Saturday, February 10, 2018

The Bard

Is sin the only original thing left?

I'm not sure why the discovery of a likely source for some of Shakespeare's works and characters is not getting more attention. Probably because Shakespeare is pretty much forgotten these days?

There are people I expected to see Tweets from regarding the news that an unemployed 53-year-old non-academic (his wife works) has found wording in another text that strongly suggests Will got some ideas from someone else. And really, what would be wrong with that. He didn't write in a vacuum. Everyone is influenced by things they've read. Take people on Twitter. Will would have loved Twitter. Especially the birdie logo.

The story did break on page one of Thursday's NYT, below the fold, but its placement might have only been caused by a slow day at the White House. I must say, despite whatever the NYT is about, they are at least about the arts and sciences as well.

No one is outright accusing The Bard of flagrant plagiarism, but apparently Dennis McCarthy, using anti-plagiarism software, has identified several passages from a few works of the great man that come nearly word-for-word, and sometimes are word-for-word from a text written by George North, 'A Brief Discourse of Rebellion and Rebels' in the late 1500s.

Bill and George were contemporaries, and perhaps Bill picked up a copy of George's manuscript at the corner herb store. I'm sure Bill liked to read.

The story is a great read for anyone who has had to read anything from The Bard. So Will really did have his own set of Cliffs Notes like the rest of my contemporary high school buddies who consulted Cliffs Notes for explanations as to what the hell was meant by "out, damned spot, out."

I can still see those yellow and black covers of Cliffs Notes. With all the online sources these days, my guess is no one shells out their lunch money for these things anymore.

As for myself, Shakespeare and I got along well enough that I actually did read the assigned texts when Othello, Macbeth and Hamlet were being trudged through in class. I always did like Macbeth the best, and once saw Christopher Plummer and Glenda Jackson in a production of Macbeth on Broadway.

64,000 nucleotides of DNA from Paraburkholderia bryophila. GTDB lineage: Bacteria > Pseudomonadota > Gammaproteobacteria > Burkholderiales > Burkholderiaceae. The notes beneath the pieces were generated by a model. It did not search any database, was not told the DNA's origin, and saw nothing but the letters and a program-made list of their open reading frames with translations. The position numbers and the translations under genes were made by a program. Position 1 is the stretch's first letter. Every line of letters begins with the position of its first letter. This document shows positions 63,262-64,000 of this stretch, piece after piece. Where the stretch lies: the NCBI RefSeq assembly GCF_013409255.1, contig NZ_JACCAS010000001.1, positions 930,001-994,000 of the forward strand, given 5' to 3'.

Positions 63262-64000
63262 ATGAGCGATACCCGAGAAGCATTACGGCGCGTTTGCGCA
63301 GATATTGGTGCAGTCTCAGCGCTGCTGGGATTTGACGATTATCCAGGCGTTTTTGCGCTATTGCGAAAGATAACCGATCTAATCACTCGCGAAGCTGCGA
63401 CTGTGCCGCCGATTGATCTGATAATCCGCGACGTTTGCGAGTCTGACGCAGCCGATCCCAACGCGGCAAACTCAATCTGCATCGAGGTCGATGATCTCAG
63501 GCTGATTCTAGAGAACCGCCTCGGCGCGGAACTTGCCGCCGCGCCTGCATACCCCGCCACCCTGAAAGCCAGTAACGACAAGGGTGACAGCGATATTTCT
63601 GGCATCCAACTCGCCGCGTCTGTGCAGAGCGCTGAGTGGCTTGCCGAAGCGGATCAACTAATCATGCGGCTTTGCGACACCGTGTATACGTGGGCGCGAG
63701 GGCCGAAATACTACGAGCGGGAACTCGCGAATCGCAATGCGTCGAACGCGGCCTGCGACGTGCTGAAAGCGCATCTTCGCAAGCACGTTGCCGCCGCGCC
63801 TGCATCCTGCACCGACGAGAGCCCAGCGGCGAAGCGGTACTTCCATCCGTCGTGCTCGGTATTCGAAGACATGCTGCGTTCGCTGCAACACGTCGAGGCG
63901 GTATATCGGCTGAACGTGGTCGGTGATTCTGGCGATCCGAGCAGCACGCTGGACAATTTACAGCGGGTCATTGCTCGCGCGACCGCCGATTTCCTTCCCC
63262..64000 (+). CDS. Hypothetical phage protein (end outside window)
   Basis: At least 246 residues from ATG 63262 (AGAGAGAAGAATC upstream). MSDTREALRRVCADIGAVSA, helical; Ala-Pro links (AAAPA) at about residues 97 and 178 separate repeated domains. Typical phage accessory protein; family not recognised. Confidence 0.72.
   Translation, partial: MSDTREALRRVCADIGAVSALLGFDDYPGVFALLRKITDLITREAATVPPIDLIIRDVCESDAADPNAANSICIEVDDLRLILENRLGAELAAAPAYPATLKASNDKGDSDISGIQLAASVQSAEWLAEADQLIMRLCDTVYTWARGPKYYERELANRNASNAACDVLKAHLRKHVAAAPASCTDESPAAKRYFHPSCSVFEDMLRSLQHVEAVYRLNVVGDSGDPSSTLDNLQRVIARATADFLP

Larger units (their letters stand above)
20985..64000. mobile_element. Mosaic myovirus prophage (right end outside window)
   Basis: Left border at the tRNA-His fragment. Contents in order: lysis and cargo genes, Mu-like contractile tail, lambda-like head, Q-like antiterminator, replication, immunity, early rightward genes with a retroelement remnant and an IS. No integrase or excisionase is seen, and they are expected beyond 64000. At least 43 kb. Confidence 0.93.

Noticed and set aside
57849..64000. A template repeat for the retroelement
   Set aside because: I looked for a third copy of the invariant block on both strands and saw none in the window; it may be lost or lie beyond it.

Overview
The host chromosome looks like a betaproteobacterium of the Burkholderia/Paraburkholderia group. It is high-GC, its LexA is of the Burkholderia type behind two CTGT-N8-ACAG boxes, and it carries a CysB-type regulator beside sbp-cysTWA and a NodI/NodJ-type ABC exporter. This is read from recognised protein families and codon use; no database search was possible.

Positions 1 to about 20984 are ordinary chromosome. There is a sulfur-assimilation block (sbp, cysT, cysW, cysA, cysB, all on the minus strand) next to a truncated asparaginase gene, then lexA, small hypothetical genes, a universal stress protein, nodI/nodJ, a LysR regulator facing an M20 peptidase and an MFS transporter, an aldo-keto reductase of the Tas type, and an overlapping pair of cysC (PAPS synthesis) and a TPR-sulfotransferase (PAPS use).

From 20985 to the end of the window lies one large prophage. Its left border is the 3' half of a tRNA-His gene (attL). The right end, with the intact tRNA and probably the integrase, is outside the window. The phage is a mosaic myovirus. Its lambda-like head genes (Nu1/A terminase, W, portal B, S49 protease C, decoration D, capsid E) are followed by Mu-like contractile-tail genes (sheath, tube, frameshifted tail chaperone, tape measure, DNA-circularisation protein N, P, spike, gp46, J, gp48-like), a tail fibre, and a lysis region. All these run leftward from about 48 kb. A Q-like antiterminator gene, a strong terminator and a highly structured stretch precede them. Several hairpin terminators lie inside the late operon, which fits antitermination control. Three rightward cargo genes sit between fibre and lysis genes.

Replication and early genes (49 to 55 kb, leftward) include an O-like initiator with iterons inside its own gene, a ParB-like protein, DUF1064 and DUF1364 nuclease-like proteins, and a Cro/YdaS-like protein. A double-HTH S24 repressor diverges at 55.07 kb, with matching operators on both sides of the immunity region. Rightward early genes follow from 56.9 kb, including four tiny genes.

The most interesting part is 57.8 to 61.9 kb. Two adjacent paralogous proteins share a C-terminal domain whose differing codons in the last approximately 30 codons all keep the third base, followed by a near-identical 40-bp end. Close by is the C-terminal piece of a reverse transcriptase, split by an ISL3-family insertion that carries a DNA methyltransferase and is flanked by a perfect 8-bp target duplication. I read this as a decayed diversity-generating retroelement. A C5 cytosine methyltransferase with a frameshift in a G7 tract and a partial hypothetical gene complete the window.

I never saw a staging of Hamlet, but did watch Mel Gibson, I think, on television take on the role. And Othello. Saw the Lawrence Olivier 1965 movie with Maggie Smith no less. The same Maggie Smith that we would see tapping her cane on 'Downton Abbey' as the Earl of Grantham's mum, Dowager Princess Lady Violet. That's durability.

My only failure to read something through to completion was when we were assigned to read 'The Scarlet Letter' by Nathaniel Hawthorne. At some point reading the book I fogged out and went into class thoroughly unprepared to discuss the book. When it became apparent to me during the discussion that Reverend Dimmsedale knocked up Hester Prynne, I leaned over to the kid next to me and expressed disbelief. "You mean the priest knocked her up?" To which my now unknown classmate responded, "You didn't read the book, did you?"

This failure didn't seem to cost me anything gradewise since I always did pretty good in high school. It was a bit embarrassing though to have missed what might have really been the good part, I still didn't go back and then read it.

The story of Mr. McCarthy's quest to see if Shakespeare's works could be traced to contemporary sources reads a bit like a forensic detective tale. Mr. McCarthy used open source anti-plagiarism software, called Wcopyfind and compared Bill's works against a digital file of every published work in English from 1473 to 1700, a scant 17 million pages of text.

Mr. McCarthy found several instances of passages in Will's works that corresponded to text written by George North. Mr. McCarthy teamed up with a bona-fide academic, Ms. June Schlueter, professor emerita of English at Lafayette College in Pennsylvania. Together, he and Professor Schlueter and a "manuscript detective" traced a 1927 mention of George North's 'Rebellion and Rebels' to a mislabeled shelf space in the British Library and found the manuscript.

Is all this a fluke? Not when you consider that Mr. McCarthy found 8 words in an opening soliloquy of Richard III that are part of the hunchback's speech: proportion, glass, feature, fair, deformed, world, shadow and nature. He also found 6 words to describe dogs, words like "noble mastiff" and "trundle-tail" from North's work that appear in King Lear and Macbeth.

Matching these words, especially a word like "trundle-tail," is like hitting a Pick 6 honestly with  Valponi on Breecders' Cup Day in 2002 and taking home the entire pool. And a Pick 8? They don't even have those.

Based on preliminary reviews from other academics it would seem Mr. McCarthy and Professor Schlueter are going to be considered spot-on. Software in the past has revealed some other sources for Shakespeare's works, so this is just the latest, but perhaps the biggest mining so far.

We always knew Shakespeare had help.

1 comment: